Life in small-town Iowa has always been good to popular girl Paige Sheridan. She’s pretty, rich, and well-liked. Her spot on the homecoming court for senior year is all but written in stone. When a night of partying ends in a car crash, her parents ship her off to Paris for the summer to avoid the scandal. Upon her return, Paige finds that things are not the way she left them. Her best friends are distant, her boyfriend doesn’t seem to be as into her as he used to be, and her younger sister is a virtual stranger. The only thing Paige likes in this new life is her creative writing class, and it is there she begins to grapple with some of the problems in her life. The class allows her to confront her past head-on and start to see that her future might look different than she originally imagined.
M. Molly Backes’s debut novel is another take on the Mean Girls story with a pleasantly real narrator and a vivid setting. Contemporary YA that offers a slew of problems to its readers, Backes’s novel will keep most readers turning pages late into the night to see what becomes of Paige and her friends. Gripping, emotionally real, and complicated, this is one to recommend to older teens.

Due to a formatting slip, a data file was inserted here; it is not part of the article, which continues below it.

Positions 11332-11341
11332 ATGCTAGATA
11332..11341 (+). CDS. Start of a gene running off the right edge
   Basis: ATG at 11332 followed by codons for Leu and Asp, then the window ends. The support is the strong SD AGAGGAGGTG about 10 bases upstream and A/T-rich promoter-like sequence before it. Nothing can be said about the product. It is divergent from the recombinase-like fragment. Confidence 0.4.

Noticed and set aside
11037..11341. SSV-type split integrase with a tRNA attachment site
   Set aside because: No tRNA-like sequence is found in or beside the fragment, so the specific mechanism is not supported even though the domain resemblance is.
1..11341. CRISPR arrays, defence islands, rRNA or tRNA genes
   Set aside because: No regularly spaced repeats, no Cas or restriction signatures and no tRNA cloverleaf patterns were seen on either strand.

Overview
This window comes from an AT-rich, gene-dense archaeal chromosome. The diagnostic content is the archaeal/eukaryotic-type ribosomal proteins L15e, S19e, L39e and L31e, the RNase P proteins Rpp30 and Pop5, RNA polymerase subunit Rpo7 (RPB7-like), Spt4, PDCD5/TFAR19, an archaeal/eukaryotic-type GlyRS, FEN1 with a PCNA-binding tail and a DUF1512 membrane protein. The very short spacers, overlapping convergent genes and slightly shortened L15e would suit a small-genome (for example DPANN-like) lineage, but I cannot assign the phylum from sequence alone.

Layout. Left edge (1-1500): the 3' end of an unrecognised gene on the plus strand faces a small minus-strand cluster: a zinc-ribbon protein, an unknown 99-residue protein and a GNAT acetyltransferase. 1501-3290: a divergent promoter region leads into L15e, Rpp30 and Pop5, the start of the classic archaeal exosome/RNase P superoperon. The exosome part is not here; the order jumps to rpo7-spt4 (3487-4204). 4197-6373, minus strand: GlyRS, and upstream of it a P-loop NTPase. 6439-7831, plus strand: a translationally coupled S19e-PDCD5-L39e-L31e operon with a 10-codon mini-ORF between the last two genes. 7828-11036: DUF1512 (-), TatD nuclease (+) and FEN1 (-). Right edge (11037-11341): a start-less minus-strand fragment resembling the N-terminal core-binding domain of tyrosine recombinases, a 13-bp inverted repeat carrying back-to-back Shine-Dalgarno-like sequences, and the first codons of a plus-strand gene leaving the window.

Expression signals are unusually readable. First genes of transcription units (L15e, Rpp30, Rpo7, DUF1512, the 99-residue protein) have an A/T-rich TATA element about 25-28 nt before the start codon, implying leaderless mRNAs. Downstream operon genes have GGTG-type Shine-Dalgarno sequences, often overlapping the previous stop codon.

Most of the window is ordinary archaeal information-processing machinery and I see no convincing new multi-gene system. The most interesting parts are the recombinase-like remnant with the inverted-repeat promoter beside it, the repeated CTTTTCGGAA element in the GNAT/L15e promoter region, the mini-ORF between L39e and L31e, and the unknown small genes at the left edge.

While the story’s central premise won’t shock or surprise readers, Paige’s conundrum is handled in a very real, authentic way. As she begins to find her voice through creative writing, she grows as a character. She’s a likeable but unreliable narrator, and her actions will keep readers glued to the page as she continues to make mistake after mistake.
If only Backes had been so successful with all of her characters. She struggles with her secondary characters especially, and the result is uneven. Some of the characters are extremely well-developed while others are never allowed to transcend their stereotypes. This will distract some readers while others will be willing to gloss right over it.
There’s also the problem of the novel’s subplots, which include homophobic attacks on the writing teacher, Paige’s tensions with her social-climbing shrew of a mother, and an anti-drunk-driving campaign so didactic it borders on the anvilicious side of things. This is, of course, where the otherwise stellar book lost me: the book’s last act features the anti-drunk-driving campaign prominently, and it all feels so forced that it jarred me out of the story. That being said, there’s still a lot to like in this one.
Although the novel runs a little long and struggles with some of its subplots, this is a contemporary YA novel that will work for many readers. Recommended.
The Princesses of Iowa by M. Molly Backes. Candlewick Press: 2012. Library copy.